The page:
Take the 2-minute tour ×
Stack Overflow is a question and answer site for professional and enthusiast programmers. It's 100% free, no registration required.

I am working on a graph library in Python and I am defining my vetex this way:

class Vertex:
def __init__(self,key,value):
    self._key = key
    self._value = value

@property
def key(self):
    return self._key

@key.setter
def key(self,newKey):
    self._key = newKey

@property
def value(self):
    return self._value

@value.setter
def value(self,newValue):
    self.value = newValue

def _testConsistency(self,other):
    if type(self) != type(other):
        raise Exception("Need two vertexes here!")

def __lt__(self,other):
    _testConsistency(other)
    if self.index <= other.index:
        return True
    return False
......

Do I really have to define __lt__,__eq__,__ne__....all by my self? It is so verbose. Is there simpler way I can get around this? Cheers. Please dont use __cmp__ since it will be away in python 3.

share|improve this question
5  
Why the properties? Why not just use regular attributes? –  delnan Jan 10 '13 at 19:21
    
Umm @delnan stackoverflow.com/questions/6618002/… this thread may help you –  dorafmon Jan 10 '13 at 19:23
1  
I know perfectly well how property works and why it's good. But it's still at least six lines more than just using an attribute (self.key = ... in __init__). –  delnan Jan 10 '13 at 19:25
3  
I think that delnan's point is that you can define key and value as regular attributes (no need for the _) and then you don't need the properties. If you ever decide you need a property, then you can adjust the code and it will still be backward compatable. –  mgilson Jan 10 '13 at 19:26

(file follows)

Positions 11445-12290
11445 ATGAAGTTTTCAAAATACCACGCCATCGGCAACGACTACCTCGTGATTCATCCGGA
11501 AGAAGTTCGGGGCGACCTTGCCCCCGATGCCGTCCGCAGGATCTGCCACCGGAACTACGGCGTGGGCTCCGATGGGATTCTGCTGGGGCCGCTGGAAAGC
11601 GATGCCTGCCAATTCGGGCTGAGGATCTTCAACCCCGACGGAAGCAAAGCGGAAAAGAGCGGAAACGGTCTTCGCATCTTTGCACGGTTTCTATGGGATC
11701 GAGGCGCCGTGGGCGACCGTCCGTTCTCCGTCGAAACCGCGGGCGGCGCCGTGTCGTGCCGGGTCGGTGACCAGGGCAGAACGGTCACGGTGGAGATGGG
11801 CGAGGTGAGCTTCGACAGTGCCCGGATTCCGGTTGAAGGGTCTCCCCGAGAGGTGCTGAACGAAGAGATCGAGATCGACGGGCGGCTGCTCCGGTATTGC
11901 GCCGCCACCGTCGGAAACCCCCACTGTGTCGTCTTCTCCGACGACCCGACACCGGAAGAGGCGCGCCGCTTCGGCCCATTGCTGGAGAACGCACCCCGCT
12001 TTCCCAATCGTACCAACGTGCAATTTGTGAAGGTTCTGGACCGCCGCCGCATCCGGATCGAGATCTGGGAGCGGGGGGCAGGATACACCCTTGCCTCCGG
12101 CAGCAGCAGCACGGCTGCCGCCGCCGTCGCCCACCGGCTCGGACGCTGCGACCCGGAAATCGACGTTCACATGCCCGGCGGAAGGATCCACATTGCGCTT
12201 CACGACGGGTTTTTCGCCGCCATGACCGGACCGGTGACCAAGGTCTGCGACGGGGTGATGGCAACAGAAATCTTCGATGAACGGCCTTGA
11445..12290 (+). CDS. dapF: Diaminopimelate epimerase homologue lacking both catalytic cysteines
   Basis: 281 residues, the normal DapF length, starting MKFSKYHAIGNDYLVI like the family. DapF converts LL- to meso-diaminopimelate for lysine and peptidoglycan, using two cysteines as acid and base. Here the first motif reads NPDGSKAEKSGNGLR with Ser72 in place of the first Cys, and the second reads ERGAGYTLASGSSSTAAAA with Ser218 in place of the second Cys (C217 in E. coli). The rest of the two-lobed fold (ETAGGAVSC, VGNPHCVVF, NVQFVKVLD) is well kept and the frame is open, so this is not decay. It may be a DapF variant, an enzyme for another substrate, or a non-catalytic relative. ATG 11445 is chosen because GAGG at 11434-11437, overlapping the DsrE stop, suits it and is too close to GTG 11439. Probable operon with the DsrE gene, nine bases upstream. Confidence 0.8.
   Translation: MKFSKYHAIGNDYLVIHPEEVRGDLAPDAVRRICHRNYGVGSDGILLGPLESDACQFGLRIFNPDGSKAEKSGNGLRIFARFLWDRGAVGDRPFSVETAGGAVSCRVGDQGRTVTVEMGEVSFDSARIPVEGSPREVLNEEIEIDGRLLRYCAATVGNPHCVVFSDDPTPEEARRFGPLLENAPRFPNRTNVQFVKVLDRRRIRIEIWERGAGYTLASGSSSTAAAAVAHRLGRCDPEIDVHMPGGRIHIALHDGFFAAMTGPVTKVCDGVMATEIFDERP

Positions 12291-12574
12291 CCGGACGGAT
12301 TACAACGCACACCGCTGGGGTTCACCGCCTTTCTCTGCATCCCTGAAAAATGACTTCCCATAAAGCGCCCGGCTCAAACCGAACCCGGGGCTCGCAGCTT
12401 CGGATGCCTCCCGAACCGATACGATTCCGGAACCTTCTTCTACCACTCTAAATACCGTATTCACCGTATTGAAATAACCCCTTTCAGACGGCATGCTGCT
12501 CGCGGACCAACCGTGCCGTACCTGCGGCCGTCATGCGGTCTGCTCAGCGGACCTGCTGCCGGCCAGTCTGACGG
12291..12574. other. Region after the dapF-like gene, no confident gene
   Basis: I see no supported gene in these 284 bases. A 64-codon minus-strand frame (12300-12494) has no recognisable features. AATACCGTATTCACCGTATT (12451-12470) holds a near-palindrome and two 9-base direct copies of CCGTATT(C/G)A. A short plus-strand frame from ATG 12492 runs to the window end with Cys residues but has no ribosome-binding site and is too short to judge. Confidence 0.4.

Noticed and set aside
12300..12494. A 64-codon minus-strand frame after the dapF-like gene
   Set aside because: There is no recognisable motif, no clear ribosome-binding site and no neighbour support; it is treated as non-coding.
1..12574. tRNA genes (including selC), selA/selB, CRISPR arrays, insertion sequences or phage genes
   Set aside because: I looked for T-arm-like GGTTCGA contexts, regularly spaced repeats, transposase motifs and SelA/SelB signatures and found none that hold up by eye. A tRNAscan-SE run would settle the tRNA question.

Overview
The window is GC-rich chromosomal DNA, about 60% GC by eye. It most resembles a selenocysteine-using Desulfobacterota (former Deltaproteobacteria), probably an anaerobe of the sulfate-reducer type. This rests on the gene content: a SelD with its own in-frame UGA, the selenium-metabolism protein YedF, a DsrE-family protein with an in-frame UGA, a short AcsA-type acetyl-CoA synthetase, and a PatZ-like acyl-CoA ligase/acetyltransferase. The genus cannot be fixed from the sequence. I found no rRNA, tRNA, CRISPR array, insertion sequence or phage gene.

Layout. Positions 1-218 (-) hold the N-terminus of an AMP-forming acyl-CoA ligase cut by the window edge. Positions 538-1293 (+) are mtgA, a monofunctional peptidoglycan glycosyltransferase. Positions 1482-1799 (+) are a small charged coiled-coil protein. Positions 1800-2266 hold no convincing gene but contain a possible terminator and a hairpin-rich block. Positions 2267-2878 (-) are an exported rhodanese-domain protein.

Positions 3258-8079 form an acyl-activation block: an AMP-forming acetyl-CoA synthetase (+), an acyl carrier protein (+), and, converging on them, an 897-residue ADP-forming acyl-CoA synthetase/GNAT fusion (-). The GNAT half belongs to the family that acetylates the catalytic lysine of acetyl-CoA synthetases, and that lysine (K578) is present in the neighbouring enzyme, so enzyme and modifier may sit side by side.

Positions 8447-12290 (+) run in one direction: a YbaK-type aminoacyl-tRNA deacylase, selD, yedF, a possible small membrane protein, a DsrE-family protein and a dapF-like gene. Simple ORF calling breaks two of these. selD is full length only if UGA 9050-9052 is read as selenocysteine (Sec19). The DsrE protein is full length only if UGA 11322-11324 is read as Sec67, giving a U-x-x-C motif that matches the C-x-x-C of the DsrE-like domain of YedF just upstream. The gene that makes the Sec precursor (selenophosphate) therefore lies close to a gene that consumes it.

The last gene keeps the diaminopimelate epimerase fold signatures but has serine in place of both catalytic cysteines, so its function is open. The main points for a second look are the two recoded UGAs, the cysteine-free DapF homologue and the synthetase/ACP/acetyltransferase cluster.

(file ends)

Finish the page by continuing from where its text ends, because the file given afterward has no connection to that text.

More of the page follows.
+1 to delnan and mgilson's points, it's very bad form to define getters and setters, even with the property decorator, until you actually need them. –  Daniel Roseman Jan 10 '13 at 19:32

2 Answers 2

up vote 5 down vote accepted

functools.total_ordering can help you out here. It's meant to be a class decorator. You define one of __lt__(), __le__(), __gt__(), or __ge__() AND __eq__ and it fills in the rest.

As a side note:

Instead of writing this

if self.index <= other.index:
    return True
return False

write this:

return self.index <= other.index

It's cleaner that way. :-)

share|improve this answer
    
Do I have to import anything to use this? I got error using @total_ordering. Thanks for your answer. –  dorafmon Jan 10 '13 at 19:40
    
Nevermind I figured it out myself. –  dorafmon Jan 10 '13 at 19:44

Using functools.total_ordering, you only need to define one of the equality operators and one of the ordering operators. In Python < 3.2, you're out of luck, something has to define these operators as individual methods. Though you may be able to save some code by writing a simpler version of total_ordering yourself, if you need it in several places.

share|improve this answer

Your Answer

 
discard

By posting your answer, you agree to the privacy policy and terms of service.

Not the answer you're looking for? Browse other questions tagged or ask your own question.